I’m a Professor in the Department of Anthropology at The New School in New York. For 14.5 years I served as a faculty member in The New School’s School of Media Studies. My writing and teaching focus on archives, libraries, and other media spaces; media infrastructures; spatial epistemologies; and mediated sensation and exhibition. I’m the author of three books: The New Downtown Library: Designing with Communities; Deep Mapping the Media City; and Code and Clay, Dirt and Data: 5000 Years of Urban Media, all published by University of Minnesota Press. A City Is Not a Computer is under contract with Princeton University Press. I’ve also written several dozen journal articles and book chapters, and I write a regular long-form column about urban data and mediated infrastructures for Places, an open-access journal focusing on architecture, urbanism, and landscape. I contribute to public design and interactive projects and exhibitions, too. And from 2006 to 2009 I directed the 600-student Graduate Program in Media Studies, where I learned that I am, much to my disappointment, not terrible at administration.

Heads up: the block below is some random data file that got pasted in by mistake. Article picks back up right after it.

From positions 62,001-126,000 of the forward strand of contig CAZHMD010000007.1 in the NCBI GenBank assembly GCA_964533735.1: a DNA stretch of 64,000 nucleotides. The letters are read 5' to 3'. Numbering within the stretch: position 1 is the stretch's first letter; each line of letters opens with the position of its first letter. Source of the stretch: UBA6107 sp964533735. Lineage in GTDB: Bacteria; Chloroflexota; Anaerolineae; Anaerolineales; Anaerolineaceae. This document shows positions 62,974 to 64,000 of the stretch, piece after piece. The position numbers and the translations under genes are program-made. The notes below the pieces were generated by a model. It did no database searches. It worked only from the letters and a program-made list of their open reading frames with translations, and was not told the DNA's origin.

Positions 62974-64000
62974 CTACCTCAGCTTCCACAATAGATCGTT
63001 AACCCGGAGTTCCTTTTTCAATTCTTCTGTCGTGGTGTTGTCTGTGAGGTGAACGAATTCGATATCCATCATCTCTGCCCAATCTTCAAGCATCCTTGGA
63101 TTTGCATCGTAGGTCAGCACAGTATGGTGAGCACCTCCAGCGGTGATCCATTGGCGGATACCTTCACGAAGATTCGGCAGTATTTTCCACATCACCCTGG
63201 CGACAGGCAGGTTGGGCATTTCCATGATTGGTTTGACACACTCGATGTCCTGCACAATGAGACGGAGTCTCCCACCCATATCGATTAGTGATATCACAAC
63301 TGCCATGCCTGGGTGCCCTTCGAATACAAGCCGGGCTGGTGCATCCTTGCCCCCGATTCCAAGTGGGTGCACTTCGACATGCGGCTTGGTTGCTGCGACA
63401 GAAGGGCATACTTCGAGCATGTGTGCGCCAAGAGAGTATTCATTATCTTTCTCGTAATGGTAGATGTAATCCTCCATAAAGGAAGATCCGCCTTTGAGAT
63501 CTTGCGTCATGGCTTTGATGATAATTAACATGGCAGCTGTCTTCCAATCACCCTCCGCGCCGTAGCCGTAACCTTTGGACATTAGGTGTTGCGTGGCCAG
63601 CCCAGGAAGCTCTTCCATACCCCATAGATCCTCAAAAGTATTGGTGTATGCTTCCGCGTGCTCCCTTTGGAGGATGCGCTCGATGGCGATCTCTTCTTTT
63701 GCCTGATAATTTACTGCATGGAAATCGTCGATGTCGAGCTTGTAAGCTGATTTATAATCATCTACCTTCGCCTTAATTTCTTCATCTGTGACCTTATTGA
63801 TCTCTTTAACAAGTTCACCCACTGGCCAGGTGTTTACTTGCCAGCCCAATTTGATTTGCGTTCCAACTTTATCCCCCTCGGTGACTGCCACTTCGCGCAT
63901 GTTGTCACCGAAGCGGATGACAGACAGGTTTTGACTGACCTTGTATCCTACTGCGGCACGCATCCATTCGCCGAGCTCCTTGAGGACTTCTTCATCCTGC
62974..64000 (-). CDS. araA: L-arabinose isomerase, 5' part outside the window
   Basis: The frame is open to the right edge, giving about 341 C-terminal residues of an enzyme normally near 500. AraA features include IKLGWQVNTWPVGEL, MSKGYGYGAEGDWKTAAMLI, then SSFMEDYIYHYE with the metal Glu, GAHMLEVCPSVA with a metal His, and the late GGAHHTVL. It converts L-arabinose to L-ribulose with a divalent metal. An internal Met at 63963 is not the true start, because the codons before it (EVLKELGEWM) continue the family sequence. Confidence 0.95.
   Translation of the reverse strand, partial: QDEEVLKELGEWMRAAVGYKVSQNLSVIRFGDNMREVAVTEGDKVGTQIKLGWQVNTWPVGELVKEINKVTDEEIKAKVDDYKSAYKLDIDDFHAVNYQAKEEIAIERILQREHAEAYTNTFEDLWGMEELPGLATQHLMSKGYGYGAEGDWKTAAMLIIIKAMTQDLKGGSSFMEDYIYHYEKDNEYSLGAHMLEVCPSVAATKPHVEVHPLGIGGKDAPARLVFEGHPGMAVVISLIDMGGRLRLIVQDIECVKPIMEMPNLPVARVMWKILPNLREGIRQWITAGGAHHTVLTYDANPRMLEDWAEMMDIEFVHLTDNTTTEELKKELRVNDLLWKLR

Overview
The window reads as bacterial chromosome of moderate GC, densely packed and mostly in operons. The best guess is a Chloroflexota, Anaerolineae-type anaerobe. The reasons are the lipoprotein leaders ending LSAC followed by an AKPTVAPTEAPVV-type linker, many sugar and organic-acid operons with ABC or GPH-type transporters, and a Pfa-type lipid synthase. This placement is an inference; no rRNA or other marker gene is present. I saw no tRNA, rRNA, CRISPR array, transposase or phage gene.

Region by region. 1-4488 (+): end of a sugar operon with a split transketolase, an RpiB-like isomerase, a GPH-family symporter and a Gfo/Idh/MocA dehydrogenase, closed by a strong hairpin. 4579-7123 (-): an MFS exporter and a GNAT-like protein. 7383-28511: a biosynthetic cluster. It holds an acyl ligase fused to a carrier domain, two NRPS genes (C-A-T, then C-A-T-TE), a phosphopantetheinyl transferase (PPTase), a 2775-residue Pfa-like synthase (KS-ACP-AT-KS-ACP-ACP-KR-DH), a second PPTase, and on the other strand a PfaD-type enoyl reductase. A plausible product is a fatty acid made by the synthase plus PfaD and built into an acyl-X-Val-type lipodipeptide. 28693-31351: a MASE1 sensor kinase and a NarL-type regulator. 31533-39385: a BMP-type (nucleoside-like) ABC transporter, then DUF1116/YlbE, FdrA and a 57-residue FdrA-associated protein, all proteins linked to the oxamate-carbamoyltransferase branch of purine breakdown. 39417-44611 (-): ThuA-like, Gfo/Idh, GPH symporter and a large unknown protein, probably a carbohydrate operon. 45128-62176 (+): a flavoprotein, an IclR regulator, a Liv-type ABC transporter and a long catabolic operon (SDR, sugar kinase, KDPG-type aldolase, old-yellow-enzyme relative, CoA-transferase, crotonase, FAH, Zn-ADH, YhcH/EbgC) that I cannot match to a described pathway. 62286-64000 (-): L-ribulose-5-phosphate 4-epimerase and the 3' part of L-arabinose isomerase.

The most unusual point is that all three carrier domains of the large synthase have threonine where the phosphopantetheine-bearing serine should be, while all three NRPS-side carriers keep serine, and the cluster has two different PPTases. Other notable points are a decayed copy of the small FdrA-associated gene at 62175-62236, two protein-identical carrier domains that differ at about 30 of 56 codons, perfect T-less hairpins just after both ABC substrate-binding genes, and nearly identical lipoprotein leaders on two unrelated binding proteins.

I currently teach courses on maps, information infrastructures, urban intelligence, and mediated cities. I’m grateful to have won a Distinguished Teaching Award, and to have had the opportunity to work with hundreds of inspiring students, many of whom have gone on to do amazing things.
Also: I like art, music, and dogs. And New York, where I’ve lived for 20 years. Finally: I know how to make a dovetail joint without using power tools.